At the end of May 2013 a Saker Falcon was caught and tagged with satellite transmitter. The data from this Saker’s transmitter named Toro gives information about the way Sakers use their hunting territory, their habitats preference, their various prey sources and the size of a Romanian Saker Falcon breeding territory. Not long before, these information could be gained only through direct observation made by ornithologists standing long hours in a certain place next to the nest, which despite of the huge effort offered only a small amount of the information which modern technology gives us nowadays.
In summer 2013, we repatriated about 200 susliks into an area in Kiskunság National Park that had used to be land for crop production, but it was restored as a grassland in frame of a conservation project of Kiskunság National Park Directorate (KNPD). The recent conservation status of the area is very good, in some parts being already very similar to natural grassland. When deciding on the location of the repatriation, ground water level was also considered to prevent later problem. On the chosen location, there are extensive grasslands on higher ground (further away from ground water) that can ensure safe dormant period for susliks. Another important criterium was the long-term sustainability of grassland management by grazing or mowing, in order to provide short grass vegetation for the animals. The location is sfae, undisturbed and managed by KNPD thus protection and conservation of susliks in the area is ensured. The repatriation was encouraged by the telling local names like „Suslik-hill land” that refers to the time when susliks had inhabited the area, before the farmers' association ploughed it.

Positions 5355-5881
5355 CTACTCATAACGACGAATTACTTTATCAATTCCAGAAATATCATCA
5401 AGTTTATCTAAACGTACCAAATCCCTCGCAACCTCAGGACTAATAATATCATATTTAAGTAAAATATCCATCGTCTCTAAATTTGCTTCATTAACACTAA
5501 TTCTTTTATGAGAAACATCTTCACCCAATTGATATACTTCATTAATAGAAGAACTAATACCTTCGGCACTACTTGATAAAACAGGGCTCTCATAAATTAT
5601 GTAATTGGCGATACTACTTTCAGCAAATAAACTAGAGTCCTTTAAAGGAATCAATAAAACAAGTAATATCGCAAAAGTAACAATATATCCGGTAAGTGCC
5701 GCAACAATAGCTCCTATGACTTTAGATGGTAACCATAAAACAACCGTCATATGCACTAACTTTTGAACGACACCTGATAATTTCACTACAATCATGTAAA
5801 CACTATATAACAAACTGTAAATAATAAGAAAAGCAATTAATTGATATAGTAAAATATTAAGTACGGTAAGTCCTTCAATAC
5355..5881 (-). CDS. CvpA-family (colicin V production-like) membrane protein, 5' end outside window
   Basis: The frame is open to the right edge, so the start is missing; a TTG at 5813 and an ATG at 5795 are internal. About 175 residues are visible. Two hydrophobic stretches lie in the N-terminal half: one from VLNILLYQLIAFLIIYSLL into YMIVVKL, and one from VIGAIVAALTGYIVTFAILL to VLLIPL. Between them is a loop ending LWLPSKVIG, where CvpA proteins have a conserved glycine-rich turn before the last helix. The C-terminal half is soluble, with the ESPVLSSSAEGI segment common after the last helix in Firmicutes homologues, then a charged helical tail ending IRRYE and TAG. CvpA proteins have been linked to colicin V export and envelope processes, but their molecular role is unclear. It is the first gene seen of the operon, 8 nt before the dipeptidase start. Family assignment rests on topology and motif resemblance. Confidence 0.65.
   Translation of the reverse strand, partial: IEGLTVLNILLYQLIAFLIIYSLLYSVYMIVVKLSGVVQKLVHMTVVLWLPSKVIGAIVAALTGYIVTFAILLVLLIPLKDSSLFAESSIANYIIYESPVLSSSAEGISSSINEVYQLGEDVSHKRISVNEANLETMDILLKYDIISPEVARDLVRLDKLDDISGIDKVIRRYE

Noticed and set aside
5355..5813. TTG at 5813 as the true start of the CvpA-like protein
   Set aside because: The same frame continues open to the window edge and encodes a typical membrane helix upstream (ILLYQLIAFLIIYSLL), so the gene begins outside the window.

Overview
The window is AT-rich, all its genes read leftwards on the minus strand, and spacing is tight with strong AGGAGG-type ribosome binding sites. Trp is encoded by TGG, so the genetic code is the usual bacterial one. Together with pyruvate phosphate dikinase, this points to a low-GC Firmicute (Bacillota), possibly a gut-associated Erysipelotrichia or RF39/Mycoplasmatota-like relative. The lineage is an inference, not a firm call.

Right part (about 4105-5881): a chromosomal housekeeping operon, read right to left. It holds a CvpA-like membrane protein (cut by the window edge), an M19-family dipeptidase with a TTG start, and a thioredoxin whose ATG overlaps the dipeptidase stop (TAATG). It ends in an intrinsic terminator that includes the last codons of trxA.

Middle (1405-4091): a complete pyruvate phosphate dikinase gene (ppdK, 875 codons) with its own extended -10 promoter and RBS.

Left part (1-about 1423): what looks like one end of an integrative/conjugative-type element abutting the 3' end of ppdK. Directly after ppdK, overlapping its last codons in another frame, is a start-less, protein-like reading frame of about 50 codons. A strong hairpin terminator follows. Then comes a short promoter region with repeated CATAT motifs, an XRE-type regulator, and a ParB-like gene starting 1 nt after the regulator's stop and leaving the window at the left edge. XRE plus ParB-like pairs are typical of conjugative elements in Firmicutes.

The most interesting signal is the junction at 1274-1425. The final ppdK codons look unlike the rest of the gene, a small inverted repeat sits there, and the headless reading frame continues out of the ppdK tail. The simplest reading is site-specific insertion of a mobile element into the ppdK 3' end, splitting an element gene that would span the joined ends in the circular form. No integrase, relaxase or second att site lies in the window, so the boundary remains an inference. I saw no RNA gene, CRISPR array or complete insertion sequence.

In the past days, the life of the observed Saker pair came to a turning point: Bíborka, the only chicks of the pair this year, fledged. Although many people worried, experts found her alive and kicking, near the nest, perching on a pylon.
The Bulgarian Society for the Protection of Birds (BSPB) and Energo-Pro Grid started to insulate the most vulnerable sections of the electricity distribution network in northeastern Bulgaria in order to protect the birds and improve the quality of service.